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Carl's Morning Quiz
Carl's Morning Quiz: check back on Monday for another round of quiz questions.
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Chicago Classical Calendar
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Pianist Amy Briggs has a passion for pristine and rugged terrains, be it a trek in the Spanish Pyrenees or a virtuosic piano score that no one's ever performed before. As a working pianist and Director of Chamber Music and Lecturer in Music at the University of Chicago, Ms. Briggs knows her way around the standard repertoire of Brahms and Beethoven. But it is the music of our own time that finds its way more...
He calls Chicago Blackhawks goaltender Nikolai Khabibulin "a big friend of mine." His heroes are Vladimir Horowitz and star hockey center Sergei Fedorov. Russian pianist Denis Matsuev, who has "epic technique" according to the Boston Globe, is not shy about talking sports. In a 2009 Impromptu, he told WFMT that as a youth in Siberia, he could hardly be kept indoors. He played either soccer or ice hockey "about seven hours a day. Music was second." Speaking with a gentle Russian growl, he laughs more...
With over 30,000 recordings in WFMT's "record" library, the staff seldom focuses on a single record label for very long. When it happens, it's usually because an artist has an exclusive agreement with a label; and the programming staff is featuring that artist. On Friday, WFMT honors a record label that has made it its mission to enhance the cultural life of Chicago. Cedille Records Day celebrates the Chicago-based record label that for 25 years has been recording the gifted and diverse musicians and composers more...
After being off-line for two months, WFMT's Fay and Daniel Levin Performance Studio is open for business. With a new mixing board, new recording equipment, and a sassy blue paint job (better for shooting photographs and video), the studio re-opened last week for a recording with composer Lita Grier, followed by a live broadcast of "Folkstage" more...
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Earlier this month, Julian Lloyd Webber gave a speech to music students at the Birmingham Conservatoire. Here, we reprint it in full.
In 1977 I won a bet with my brother Andrew. This meant that he finally had to write me the cello piece he had been promising for years. The trouble was that he decided it should be a piece for cello and rock band - and the classical music world was a lot stuffier then than it is now. That was the time when melody, rhythm and harmony were taboo in contemporary classical music and I was warned by friends and colleagues alike that I would literally ruin my career by recording it. But I believed in the piece so I took the chance.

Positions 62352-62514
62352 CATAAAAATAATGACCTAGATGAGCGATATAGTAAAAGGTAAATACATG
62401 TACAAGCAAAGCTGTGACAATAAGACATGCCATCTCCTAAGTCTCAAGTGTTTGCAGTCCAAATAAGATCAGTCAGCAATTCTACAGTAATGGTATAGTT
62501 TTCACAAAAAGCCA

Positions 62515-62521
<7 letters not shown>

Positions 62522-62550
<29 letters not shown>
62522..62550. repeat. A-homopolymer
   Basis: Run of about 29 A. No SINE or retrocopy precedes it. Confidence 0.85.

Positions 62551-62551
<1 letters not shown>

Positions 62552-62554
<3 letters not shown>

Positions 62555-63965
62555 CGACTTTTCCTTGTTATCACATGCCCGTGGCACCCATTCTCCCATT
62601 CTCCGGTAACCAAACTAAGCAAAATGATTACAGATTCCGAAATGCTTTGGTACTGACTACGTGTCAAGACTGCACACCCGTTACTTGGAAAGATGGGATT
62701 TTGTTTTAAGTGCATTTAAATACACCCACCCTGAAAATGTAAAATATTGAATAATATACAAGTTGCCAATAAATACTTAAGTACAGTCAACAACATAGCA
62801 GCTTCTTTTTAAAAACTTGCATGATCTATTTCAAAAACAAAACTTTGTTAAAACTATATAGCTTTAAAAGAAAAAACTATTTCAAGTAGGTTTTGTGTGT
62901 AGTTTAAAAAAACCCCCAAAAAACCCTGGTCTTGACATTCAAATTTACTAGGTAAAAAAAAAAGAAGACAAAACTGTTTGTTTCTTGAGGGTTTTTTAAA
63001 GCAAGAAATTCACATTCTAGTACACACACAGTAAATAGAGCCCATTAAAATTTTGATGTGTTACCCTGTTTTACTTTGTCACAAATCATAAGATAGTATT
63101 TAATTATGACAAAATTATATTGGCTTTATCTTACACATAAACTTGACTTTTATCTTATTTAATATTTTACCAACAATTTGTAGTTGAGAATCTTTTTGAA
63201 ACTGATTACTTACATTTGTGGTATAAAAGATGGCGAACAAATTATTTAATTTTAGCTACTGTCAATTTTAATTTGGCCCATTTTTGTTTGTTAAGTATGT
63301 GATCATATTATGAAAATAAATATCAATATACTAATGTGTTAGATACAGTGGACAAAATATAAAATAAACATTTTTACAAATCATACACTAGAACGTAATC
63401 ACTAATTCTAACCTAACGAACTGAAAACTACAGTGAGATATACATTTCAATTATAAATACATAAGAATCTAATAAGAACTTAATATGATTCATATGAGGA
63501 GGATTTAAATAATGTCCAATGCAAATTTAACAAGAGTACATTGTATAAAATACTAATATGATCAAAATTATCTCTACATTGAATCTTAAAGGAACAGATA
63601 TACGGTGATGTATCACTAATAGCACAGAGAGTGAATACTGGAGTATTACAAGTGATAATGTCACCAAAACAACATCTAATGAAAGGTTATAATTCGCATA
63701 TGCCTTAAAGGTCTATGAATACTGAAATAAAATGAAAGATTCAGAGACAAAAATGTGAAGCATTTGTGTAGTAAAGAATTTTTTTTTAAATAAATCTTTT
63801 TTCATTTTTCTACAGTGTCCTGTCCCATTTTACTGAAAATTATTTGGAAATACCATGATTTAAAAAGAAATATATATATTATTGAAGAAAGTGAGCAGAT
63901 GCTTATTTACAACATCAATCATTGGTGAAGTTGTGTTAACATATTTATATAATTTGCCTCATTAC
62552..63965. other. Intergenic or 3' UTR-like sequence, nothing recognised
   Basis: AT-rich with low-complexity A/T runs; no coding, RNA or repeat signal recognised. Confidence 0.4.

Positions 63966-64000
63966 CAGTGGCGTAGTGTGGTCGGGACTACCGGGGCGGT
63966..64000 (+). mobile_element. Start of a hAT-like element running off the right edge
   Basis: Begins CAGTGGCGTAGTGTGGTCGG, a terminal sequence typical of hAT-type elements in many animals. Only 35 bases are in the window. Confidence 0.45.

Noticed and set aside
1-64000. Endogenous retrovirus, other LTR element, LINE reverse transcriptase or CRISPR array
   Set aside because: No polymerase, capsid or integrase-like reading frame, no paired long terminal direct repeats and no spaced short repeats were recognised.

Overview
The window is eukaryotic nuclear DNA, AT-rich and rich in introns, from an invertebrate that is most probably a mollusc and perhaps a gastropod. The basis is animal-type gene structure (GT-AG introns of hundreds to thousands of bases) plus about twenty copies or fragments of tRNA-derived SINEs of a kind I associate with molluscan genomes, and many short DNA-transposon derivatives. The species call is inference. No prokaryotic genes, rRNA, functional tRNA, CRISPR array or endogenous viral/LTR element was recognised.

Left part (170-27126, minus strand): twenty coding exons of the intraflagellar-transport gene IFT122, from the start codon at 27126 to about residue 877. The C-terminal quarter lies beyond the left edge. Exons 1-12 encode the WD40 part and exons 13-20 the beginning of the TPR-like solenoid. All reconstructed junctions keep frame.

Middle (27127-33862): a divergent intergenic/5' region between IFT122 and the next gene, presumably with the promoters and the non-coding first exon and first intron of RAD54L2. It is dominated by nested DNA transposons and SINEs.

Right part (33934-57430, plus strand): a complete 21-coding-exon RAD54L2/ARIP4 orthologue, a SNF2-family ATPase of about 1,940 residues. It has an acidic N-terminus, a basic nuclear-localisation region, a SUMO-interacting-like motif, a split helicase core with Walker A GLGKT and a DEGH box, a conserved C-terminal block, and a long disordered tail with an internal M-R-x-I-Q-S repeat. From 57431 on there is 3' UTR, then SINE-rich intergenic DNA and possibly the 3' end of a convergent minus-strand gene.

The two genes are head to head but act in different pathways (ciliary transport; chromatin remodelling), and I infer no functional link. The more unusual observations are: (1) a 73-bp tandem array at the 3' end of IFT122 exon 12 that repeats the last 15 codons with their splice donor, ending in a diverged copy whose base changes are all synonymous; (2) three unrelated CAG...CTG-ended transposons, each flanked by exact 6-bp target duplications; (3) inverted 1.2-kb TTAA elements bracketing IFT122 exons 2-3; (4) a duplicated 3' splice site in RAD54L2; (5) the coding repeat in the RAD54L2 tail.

And it didnt ruin my career. Variations (aka the South Bank Show theme) was unexpectedly successful. Perhaps because audiences were actually crying out for melody, rhythm and harmony. Perhaps because we had shown that pushing at boundaries need not be a bad thing. But more likely it was because I never left my classical roots behind because - much as I liked to experiment - I knew that my bedrock as a solo cellist would always be based on that five-hundred-year treasure trove called classical music.
The life of a solo musician is tough and exhausting, both physically and mentally, but I would definitely make the same choice again. For in the end, there is something which sustains you through all the difficulties, something far stronger than ambition, wealth or fame. Let that great cellist, Pablo Casals, say it for me. After a particularly moving performance he was asked:
Mr Casals, can you tell me, are we in heaven or still on earth?Continue reading...
Keith Richards pays tribute to ground-breaking singer and songwriter, as opera director Peter Sellars is also recognised
Keith Richards has paid tribute to Chuck Berry as the American rock'n'roll pioneer was honoured in Sweden with an award regarded, perhaps, as the world's most prestigious music prize.
Berry and the opera director Peter Sellars, a fellow American, were each made laureates of the Polar music prize founded 25 years ago as a music equivalent of the Nobel prize.Continue reading...
In this exclusive video for the Guardian the Kronos Quartet's leader David Harrington introduces their latest work which blends an emotive score by Serbian composer Aleksandra Vrebalov with archive footage from the first world war reclaimed by film-maker Bill Morrison.
Produced in association with the Edinburgh Film Company and Edinburgh international festival
More in this series:
Patricia Kopatchinskaja plays Bartók
Michael Houstoun plays Ravel
Collegium Vocale Gent perform Bach
The Hebrides Ensemble perform Stravinsky Continue reading...
The Police and Crime Commissioner for South Yorkshire vows to stay in the job despite calls for him to quit over a damning report into child abuse in Rotherham.
The UN accuses IS militants of war crimes, and the Syrian government of using chemical agents in eight separate incidents in a new report.
IMF head Christine Lagarde says she has been placed under formal investigation for negligence in a French fraud case but has not been charged.
We talk with former Chicago Tonight correspondent and Al Jazeera reporter Ash-har...
Forty years ago, President Richard Nixon resigned his presidency following the...
The Streets and San tree trimmer's saw bites into the upper limbs of the large dead ash...